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A Rising Tide

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The Power of Change

September 4, 2019

Hands Against Hate

August 28, 2019

Ground Zero

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Fire and Frost

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The Fury and the Folly

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Due East II

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Thin Green Line

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A Journeyman’s Journey

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Her Story

June 5, 2019

Do Overs

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E Pluribus Unum

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Events
Today
Whatcom Water Week

10:00am|Whatcom County

Whatcom Water Week

10:00am|Whatcom County

Eat Local Month

10:00am|Whatcom County

Singin' in the Rain, Jr.

7:00pm|Ferndale High School

Tuesdays with Morrie and On Approval

7:30pm|Claire vg Thomas Theatre

And Then There Were None

7:30pm|Bellingham Theatre Guild

Student warriors march for climate justice

9:00am

Skagit County Garage Sale

9:00am|Skagit County Fairgrounds

Wild Things

9:30am|Whatcom Falls Park

Whatcomics Call for Art

10:00am|Whatcom County

Voter Registration Event

11:00am|Bellingham Public Library

Books and Bites

1:00pm|Blaine Library

Ferndale Farmers Market

2:00pm|1750 LaBounty Dr.

Whatcom Museum Tag Sale

5:00pm|Syre Education Center

Open Mic Night

6:00pm|Deming Library

Family Story Night

6:00pm|Fairhaven Library

The Cody Rivers Show presents Baderson

6:30pm|Sylvia Center for the Arts

Sin & Gin Tours

7:00pm|Downtown Bellingham, historic Fairhaven

The mystery and the mania

7:00pm

Trivia Night Fundraiser

7:00pm|Lincoln Theatre

Downriver

7:00pm|Village Books

Edgar Allan

7:30pm|Firehouse Arts and Events Center

Godlike

7:30pm|Sylvia Center for the Arts

Miss Fitts

8:00pm|Cirque Lab

Improv Evolution

9:00pm|Upfront Theatre

Tomorrow
Whatcom Water Week

10:00am|Whatcom County

Whatcom Water Week

10:00am|Whatcom County

Eat Local Month

10:00am|Whatcom County

Singin' in the Rain, Jr.

7:00pm|Ferndale High School

And Then There Were None

7:30pm|Bellingham Theatre Guild

Tuesdays with Morrie and On Approval

7:30pm|Claire vg Thomas Theatre

Skagit County Garage Sale

9:00am|Skagit County Fairgrounds

Whatcomics Call for Art

10:00am|Whatcom County

Whatcom Museum Tag Sale

5:00pm|Syre Education Center

The Cody Rivers Show presents Baderson

6:30pm|Sylvia Center for the Arts

Sin & Gin Tours

7:00pm|Downtown Bellingham, historic Fairhaven

Godlike

7:30pm|Sylvia Center for the Arts

Miss Fitts

8:00pm|Cirque Lab

Improv Evolution

9:00pm|Upfront Theatre

Pancake Breakfast

8:00am|Ferndale Senior Center

Hamster Endurance Runs

8:00am|Lake Padden

Giant Pumpkin Festival and Weigh-Off

9:00am|Christianson's Nursery

Anacortes Farmers Market

9:00am|Depot Arts Center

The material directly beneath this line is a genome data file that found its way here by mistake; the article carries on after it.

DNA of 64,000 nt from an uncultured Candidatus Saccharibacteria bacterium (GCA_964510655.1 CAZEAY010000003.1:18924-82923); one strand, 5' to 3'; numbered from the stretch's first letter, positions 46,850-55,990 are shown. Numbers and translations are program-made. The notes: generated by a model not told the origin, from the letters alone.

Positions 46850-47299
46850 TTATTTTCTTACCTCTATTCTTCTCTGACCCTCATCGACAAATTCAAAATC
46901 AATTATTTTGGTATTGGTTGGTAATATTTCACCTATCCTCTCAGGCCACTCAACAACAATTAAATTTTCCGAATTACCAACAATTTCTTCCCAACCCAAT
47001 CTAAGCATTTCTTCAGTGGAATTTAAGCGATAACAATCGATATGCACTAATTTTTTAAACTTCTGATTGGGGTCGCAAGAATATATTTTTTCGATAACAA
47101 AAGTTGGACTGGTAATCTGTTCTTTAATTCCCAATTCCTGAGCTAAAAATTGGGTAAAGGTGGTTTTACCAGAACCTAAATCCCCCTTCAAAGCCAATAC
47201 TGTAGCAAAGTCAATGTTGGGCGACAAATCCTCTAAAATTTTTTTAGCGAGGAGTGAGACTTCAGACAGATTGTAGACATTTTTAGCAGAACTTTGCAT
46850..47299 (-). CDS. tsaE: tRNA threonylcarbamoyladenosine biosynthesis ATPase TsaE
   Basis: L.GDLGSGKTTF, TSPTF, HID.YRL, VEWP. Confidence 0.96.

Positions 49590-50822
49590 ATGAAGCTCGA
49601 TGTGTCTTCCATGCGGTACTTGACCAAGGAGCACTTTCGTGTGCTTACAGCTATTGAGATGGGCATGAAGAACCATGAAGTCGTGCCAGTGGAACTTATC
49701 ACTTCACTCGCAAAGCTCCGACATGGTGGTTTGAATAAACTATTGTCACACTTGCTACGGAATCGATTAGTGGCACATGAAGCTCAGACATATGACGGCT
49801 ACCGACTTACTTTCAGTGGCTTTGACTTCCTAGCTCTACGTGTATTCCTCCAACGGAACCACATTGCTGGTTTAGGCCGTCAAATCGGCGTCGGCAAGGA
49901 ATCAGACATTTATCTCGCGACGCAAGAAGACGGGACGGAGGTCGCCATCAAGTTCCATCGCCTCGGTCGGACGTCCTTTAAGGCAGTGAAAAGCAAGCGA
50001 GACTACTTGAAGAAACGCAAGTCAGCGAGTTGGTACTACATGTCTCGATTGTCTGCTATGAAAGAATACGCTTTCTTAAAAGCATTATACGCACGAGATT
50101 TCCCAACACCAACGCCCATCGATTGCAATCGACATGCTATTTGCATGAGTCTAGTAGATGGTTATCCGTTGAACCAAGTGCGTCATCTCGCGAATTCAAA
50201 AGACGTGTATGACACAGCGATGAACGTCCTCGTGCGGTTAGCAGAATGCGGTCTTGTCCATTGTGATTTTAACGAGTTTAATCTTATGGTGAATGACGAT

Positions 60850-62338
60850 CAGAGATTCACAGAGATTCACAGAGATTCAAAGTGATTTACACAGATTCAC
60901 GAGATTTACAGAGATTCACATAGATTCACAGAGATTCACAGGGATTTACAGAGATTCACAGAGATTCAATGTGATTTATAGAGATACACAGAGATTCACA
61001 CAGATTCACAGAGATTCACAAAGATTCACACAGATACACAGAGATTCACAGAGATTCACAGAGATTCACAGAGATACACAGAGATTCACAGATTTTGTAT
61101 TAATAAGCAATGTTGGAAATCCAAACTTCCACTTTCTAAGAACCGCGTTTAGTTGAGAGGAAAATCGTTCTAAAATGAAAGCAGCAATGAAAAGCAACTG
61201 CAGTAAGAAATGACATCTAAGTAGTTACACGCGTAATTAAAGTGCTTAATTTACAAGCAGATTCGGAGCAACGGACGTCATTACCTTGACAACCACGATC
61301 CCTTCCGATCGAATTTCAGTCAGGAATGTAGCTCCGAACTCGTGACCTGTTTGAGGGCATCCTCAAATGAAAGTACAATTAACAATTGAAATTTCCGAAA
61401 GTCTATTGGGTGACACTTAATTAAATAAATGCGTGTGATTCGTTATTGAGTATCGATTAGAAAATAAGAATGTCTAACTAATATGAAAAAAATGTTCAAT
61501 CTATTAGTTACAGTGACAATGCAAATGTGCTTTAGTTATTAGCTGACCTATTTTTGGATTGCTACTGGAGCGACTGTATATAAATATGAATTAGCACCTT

Mount Vernon Farmers Market2333

9:00am|Riverwalk Park

Twin Sisters Farmers Markets

9:00am|North Fork Library

Mindful Meditation and Combining Food Wisely

9:00am|Community Food Co-op

Smithsonian Magazine Museum Day Live!

10:00am

Boating Center Fall Hours

10:00am|Community Boating Center

Blaine Gardeners Market

10:00am|H Street Plaza

Bellingham Farmers Market

10:00am|Depot Market Square

Lynden Farmers Market

10:00am|Centennial Park

Purls & Pop-Ups Yarn Crawl

10:00am|Whatcom County

Correspondence Club

10:30am|Mindport Exhibits

Your Life is a Story Writer's Group

10:30am|South Whatcom Library

Persistence of Light

10:30am|Lynden Library

Backyard Fairies

11:00am|North Fork Library

Cemetery Tours

11:00am|Lynden Cemetery

One Planet

11:00am|Peace Arch Park

Fall Show Reception

2:00pm|River Gallery

Sedro-Woolley Brewfest

2:00pm|Hammer Heritage Square

Remembering Ella Higginson

3:00pm|Deming Library

Nooksack River Walk

3:00pm|Horseshoe Bend Trailhead

Gardening Rount Table

3:00pm|North Fork Library

Wayne Carter Book Signing

3:00pm|Upper Skagit Library

Artist talk with Drie Chapek

4:00pm|i.e. gallery

PechaKucha Night

5:00pm|Museum of Northwest Art

International Day of Peace with WPJC

6:00pm|The Majestic

Homeless for a Night

6:00pm| Allen United Methodist Church

The Sound and the Glory

7:00pm|Village Books

Blue Abode Comedy Show

7:00pm|Blue Abode Bar

Sin & Gin Tours

7:00pm|Downtown Bellingham, historic Fairhaven

Modern Slavery

7:30pm|Lummi Island Library

Salsa Night

9:00pm|Cafe Rumba

Sunday
Whatcom Water Week

10:00am|Whatcom County

Eat Local Month

10:00am|Whatcom County

Tuesdays with Morrie and On Approval

7:30pm|Claire vg Thomas Theatre

And Then There Were None

7:30pm|Bellingham Theatre Guild

Whatcomics Call for Art

10:00am|Whatcom County

Miss Fitts

8:00pm|Cirque Lab

Hamster Endurance Runs

8:00am|Lake Padden

Boating Center Fall Hours

10:00am|Community Boating Center

Homeless for a Night

6:00pm| Allen United Methodist Church

Sin & Gin Tours

7:00pm|Downtown Bellingham, historic Fairhaven

Oyster Run Motorcycle Rally

9:00am|Downtown Anacortes

Brunch on the Bay

10:00am|Bellingham Cruise Terminal

Birchwood Farmers Market

10:00am|Park Manor Shopping Center

Bellingham Handmade Market

11:00am|Goods Nursery and Produce

Langar in Lynden

11:00am| Guru Nanak Gursikh Gurdwara

Bellingham Veg Fest

11:00am|Depot Market Square

Walk to End Alzheimer's

12:00pm|Riverwalk Plaza

Audubon at the Museum

1:30pm|Whatcom Museum's Old City Hall

George Winston

2:00pm|McIntyre Hall

More than a piano man

2:00pm

Open Borders

4:00pm|Village Books

Skookum Rocks the Farm

7:00pm|Bellewood Acres

Seattle International Comedy Competition Audition Showcase

7:30pm|Upfront Theatre